Doing Now What He Will Count on Later

By Wayne Dominowski SSA Editor, Siouxland Sports Authority, Reprinted with permission

(Sergeant Bluff, IA.) – If you’re looking for a typical high school wrestler, you won’t find him. You won’t find him because wrestlers are all different. There aren’t two alike, anywhere. Think of fingerprints… no two are alike.
Case made.

Isaac Bryan, like all wrestlers, has his own style, his own strengths, his own moves. He works with what he’s been blessed with by training year-around. Aside from camps (University of Nebraska-Lincoln and the Great Lakes Camp, Okoboji, IA) during the summer, Isaac can be found working out in the Sergeant Bluff-Luton weight room Monday, Wednesday and Friday mornings, and he’s also on the Warrior cross-country team.

The son of Dave and Erin Bryan, Isaac holds the 138-pound spot on SB-L’s squad. At that weight, he qualified for State twice – the first time as a freshman, and last season as a sophomore where he came in eighth. He feels 138 is a good weight for him and he plans on wrestling in that weight class this coming season.

He also works part-time, earning money for essentials. He’s also a student, so he has his studies and classwork as part of his agenda. He also has his chores to perform at home. He has good friends. All of this means he is not free to just wrestle. It’s called life.

Isaac has been wrestling as long as he can remember. (How about since kindergarten?) “I think it’s very important to start wrestling as early as possible. Yes,” he continued, “you can have success if you start later, but when you start younger, you learn from your training, plus you develop and become better.”

It’s a long road, he said, and all along that path you learn more and more.

There’s the regular season that starts in late November and goes until February, leading into Sectionals, Regionals, Districts and ultimately State.

“The competition gets tougher the higher up the ladder you go,” Bryan, a junior, said. He said that what he learned from last season is that he had to get stronger and faster if he hopes to advance further on the State championship podium.

“As a wrestler with a hope and desire to reach the top, you have to keep in mind that your opponent – the guy with the drive and determination like yours -- is doing the same thing. That’s why you can’t tell yourself good is good enough,” Isaac said.
Which brings up another point: Wrestling is a community of wrestlers. Everyone knows about everyone else. You’ve either wrestled, met, or watched other wrestlers.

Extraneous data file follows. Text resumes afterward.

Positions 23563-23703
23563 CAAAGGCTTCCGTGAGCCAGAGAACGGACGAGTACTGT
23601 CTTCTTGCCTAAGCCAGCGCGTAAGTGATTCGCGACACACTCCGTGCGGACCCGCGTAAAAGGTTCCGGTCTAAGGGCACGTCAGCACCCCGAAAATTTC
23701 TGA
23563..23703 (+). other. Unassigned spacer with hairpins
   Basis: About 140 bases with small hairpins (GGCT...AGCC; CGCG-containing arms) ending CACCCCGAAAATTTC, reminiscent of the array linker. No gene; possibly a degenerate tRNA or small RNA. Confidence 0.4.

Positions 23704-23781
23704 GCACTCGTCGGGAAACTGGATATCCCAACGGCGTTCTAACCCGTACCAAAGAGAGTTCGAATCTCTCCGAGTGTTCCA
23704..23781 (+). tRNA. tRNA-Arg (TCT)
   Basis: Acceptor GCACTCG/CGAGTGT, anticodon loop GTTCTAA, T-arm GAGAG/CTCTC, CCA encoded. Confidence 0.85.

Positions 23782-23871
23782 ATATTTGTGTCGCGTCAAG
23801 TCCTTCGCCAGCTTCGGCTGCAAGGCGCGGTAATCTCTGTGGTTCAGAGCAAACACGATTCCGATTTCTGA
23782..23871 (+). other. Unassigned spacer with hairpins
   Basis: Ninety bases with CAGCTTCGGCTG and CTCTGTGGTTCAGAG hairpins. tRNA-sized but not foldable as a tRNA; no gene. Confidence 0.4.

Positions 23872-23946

“It goes back over the years. I know quite a few wrestlers that I either wrestled in my early years or went to wrestling camps with them at one time or another, or just all-around competition along the way. A lot of years, a lot of wrestlers. So, yea, you get to know quite a few other wrestlers.”

Isaac said there’s no easy way to the top, and all wrestlers who aspire to do so know this.

“You have to work hard with the thought of becoming the best. That means continuous training – hitting the wrestling room, weight training, running, and nutrition.”

The latter, he said, includes training your mind as well. “No one wants to lose, and losing isn’t at all fun. In wrestling, it’s tough. It’s just you and your opponent. It’s all on you. So if you make a mistake, say, in a close match, it can be the difference between winning and losing.”

“In every match, you learn something either about yourself or from your opponent.” Isaac continued. “Technique, working on moves, is so important in wrestling. You’ve got to train until a move is instinctive. One opponent may be a leg rider, so it’s critical to know techniques to neutralize his moves. Also, it’s just as important to know what to do to counter a strong top or bottom wrestler.”
Bryan said that to perfect a move or countermove takes time and patience. It’s repeating a move over and over again.

Then there’s the speed factor. In wrestling, he said, the latter is two fold. You need stamina and the endurance that goes with it, and you need to work on your speed – usually after wrestling practice is completed – through stance and motion, and foot-fire. It’s grueling, but essential.
There’s plenty more to being a wrestler, and Isaac said he loves all of it. To reach his goals and be fully prepared for the sport’s beginning in late November, his training this summer no doubt will take him onward and upward through the mat wars.